Cubicles are a thing of the past (thank goodness); but with industrial open offices taking over the corporate real estate scene, evidence is surfacing in the HR department that this may not be the best alternative. An anonymous study found that an astounding fifty eight percent of high performance employees need a more quiet workspace. Here’s why.
The open office vision versus reality
When managers and HR execs jumped on the bandwagon of open offices, it came with a completely idealized notion of employee collaboration, socialization, and team spirit. In their heads, a more open space and “easy access” to other team members was the catalyst to creative brainstorming and the next big idea. What the romanticizing executives failed to recognize is that they were actually creating a random display of chaos, competition, and distractions.
Interruption = Exhaustion
While the lack of cubicles or barriers between coworkers certainly makes for more social activity to an extent, these interruptions to what should be concentrated productivity are actually taking a toll on workers’ health.
Employees in cubicles receive 29% more interruptions than those in private offices, finds research from the University of California, Irvine. And employees who are interrupted frequently report 9% higher rates of exhaustion.
What management also failed to predict is that natural competition that exists in a corporate office is only amplified by this type of setup. Having the constant ability to see and hear about what other people are working on adds an unnecessary pressure to coworkers, increasing stress levels all around.
The Backfire of Socialization
HR execs got a crazy idea in their heads that an open office layout would lead to everyone being friends. Yeah, right. What actually happens is an environment jam-packed with what we like to call a forced display of friendship, or FDF—which essentially sums up how you feel about making awkward small talk with people you don’t really know or care for. Those awkward minutes could be much better spent on other things, am I right?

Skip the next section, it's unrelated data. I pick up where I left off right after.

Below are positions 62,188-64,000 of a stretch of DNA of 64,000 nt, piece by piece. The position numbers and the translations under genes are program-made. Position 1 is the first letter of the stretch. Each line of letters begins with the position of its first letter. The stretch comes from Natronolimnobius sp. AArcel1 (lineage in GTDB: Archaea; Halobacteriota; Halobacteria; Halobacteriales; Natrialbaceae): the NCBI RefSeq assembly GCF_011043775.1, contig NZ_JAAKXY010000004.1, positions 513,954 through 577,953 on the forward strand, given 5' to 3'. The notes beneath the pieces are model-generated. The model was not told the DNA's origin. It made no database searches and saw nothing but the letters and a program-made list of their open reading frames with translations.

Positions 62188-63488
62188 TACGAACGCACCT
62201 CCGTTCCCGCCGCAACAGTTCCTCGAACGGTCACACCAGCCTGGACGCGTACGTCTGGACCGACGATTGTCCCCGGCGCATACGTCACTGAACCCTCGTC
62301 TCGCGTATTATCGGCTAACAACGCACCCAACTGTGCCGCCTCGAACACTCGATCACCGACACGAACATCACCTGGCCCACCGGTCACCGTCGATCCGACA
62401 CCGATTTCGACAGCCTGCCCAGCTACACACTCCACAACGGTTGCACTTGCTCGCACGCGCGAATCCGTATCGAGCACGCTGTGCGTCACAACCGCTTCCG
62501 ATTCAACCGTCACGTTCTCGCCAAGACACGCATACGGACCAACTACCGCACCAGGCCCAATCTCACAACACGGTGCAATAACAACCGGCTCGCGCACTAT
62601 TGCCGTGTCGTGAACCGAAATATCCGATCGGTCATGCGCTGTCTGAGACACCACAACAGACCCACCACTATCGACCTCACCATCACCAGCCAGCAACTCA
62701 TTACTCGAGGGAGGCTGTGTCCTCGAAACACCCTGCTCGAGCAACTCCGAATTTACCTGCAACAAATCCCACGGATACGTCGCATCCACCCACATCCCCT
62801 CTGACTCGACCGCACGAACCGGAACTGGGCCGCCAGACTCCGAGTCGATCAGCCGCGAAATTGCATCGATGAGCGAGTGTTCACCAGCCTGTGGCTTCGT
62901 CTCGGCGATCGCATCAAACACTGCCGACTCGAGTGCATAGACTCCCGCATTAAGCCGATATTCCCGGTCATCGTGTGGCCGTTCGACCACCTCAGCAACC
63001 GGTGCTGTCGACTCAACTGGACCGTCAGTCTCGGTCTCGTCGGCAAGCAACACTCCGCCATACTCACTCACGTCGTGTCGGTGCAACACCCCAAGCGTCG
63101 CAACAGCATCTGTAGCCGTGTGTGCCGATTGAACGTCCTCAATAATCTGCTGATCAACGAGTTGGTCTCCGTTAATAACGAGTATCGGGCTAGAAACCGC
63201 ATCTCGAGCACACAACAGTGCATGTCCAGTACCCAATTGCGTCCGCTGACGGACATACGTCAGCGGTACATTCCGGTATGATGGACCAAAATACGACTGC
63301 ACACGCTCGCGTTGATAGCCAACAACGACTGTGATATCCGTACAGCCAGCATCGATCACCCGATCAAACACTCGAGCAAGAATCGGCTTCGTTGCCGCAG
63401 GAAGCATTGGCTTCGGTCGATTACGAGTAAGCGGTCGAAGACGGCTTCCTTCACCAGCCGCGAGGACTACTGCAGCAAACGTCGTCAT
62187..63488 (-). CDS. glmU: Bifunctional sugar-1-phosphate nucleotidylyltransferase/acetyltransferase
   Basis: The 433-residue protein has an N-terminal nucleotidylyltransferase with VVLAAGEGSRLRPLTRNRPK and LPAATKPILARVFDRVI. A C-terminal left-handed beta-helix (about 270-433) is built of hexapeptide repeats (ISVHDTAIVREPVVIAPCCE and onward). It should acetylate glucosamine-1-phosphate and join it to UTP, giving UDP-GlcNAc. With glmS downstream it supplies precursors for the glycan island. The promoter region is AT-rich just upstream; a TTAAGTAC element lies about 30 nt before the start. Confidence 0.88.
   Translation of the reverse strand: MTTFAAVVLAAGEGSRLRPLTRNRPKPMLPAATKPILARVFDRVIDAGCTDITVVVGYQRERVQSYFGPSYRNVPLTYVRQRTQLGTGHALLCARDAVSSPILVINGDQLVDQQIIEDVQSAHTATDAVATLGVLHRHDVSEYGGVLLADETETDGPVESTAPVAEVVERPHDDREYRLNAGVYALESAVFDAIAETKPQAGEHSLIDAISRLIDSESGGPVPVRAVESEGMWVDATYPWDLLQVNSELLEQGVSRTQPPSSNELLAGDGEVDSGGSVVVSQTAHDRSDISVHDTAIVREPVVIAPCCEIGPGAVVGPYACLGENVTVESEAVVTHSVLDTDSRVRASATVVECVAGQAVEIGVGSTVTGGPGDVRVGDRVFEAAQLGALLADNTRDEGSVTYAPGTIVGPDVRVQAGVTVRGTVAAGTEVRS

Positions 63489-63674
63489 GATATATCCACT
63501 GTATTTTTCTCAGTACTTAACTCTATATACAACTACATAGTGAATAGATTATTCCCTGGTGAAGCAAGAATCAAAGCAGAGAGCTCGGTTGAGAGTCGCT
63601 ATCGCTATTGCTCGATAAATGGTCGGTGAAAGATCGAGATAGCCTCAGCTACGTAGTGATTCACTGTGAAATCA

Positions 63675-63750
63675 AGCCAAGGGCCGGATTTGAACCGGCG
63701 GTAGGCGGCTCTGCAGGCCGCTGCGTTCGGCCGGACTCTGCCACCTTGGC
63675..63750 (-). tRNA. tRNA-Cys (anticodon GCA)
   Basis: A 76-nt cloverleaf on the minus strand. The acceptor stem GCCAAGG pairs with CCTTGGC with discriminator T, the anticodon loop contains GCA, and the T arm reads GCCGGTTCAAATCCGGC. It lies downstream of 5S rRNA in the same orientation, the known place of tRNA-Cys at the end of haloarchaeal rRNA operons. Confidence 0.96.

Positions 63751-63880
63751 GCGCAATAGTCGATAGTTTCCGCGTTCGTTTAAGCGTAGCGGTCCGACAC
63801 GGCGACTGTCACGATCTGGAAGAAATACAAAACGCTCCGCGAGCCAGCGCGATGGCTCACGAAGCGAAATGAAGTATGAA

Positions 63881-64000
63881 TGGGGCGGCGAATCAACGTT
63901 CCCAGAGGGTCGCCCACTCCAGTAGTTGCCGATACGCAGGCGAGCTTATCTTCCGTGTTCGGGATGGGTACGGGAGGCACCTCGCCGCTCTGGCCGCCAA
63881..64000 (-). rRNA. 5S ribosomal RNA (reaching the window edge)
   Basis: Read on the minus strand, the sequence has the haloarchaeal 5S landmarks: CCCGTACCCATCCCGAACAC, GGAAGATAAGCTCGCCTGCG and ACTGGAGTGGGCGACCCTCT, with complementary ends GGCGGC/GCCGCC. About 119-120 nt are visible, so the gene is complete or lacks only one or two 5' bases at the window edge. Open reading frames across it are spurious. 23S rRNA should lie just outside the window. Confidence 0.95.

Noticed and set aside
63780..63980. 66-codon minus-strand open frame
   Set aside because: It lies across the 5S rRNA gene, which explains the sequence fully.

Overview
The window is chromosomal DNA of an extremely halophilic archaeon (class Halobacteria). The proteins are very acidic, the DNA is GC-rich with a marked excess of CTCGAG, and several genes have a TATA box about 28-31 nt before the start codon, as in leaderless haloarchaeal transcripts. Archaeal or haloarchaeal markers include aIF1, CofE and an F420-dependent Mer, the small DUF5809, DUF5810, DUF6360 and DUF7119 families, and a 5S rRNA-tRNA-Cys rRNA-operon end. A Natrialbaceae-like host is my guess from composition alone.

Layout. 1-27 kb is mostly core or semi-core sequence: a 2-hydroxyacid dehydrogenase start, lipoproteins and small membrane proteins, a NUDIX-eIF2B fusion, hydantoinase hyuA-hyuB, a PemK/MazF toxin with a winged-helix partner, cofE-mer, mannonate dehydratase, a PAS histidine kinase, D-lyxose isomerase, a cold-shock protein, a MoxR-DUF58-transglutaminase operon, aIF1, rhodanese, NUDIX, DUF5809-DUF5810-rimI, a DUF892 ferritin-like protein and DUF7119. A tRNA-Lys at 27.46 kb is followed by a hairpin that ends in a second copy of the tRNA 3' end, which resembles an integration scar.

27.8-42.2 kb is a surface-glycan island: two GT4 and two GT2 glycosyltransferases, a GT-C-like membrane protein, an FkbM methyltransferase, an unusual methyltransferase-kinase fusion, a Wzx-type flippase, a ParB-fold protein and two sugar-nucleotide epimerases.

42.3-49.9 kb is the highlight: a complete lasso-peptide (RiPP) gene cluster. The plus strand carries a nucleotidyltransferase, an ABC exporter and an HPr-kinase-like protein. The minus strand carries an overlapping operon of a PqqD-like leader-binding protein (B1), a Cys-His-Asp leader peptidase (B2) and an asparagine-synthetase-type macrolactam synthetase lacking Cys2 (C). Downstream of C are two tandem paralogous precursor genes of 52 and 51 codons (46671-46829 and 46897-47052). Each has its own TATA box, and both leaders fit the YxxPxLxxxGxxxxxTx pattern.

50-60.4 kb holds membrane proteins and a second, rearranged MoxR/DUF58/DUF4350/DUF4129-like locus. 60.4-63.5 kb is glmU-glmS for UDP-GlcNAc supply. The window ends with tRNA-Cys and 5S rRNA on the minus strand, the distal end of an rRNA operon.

“There’s some evidence that removing physical barriers and bringing people closer to one another does promote casual interactions,” explains a Harvard Business Review piece “…but there’s a roughly equal amount of evidence that because open spaces reduce privacy, they don’t foster informal exchanges and may actually inhibit them. Some studies show that employees in open-plan spaces, knowing that they may be overheard or interrupted, have shorter and more-superficial discussions than they otherwise would.”
Silence is Golden
To combat the constant distraction of noise and prevent potential interruption, the majority of workers in open office layouts wear headphones. Spotify, Pandora, and YouTube all make it easy to drown out chitchat and open-office buzz; but as it turns out, music is just the lesser evil when it comes to productivity. Experts have found that the human brain functions at its best when entirely uninterrupted by
The way forward
Experts have since found that having the freedom of choice when it comes to socialization and noise level in the office is where the real magic happens. Employees should have the option of collaborating when they want, and flying solo (uninterrupted), just as easily. This makes workers feel more in control of their own tasks and thus, deliver better results. Coworking spaces worldwide are mastering the art of workplace freedom. Individuals in coworking spaces, just like individual employees in corporate offices, have the upmost flexibility when deciding where and how to carry out his or her responsibilities. Choose between working in an open communal space perfect for brainstorming sessions, a cozy in-house coffee shop, or a private office for ultimate focus. It’s no wonder the most innovative businesses are modeling their offices like coworking spaces, or taking it a step further and providing employees with coworking space memberships closer to home to eliminate in-office competition and foster more effective work-life balance.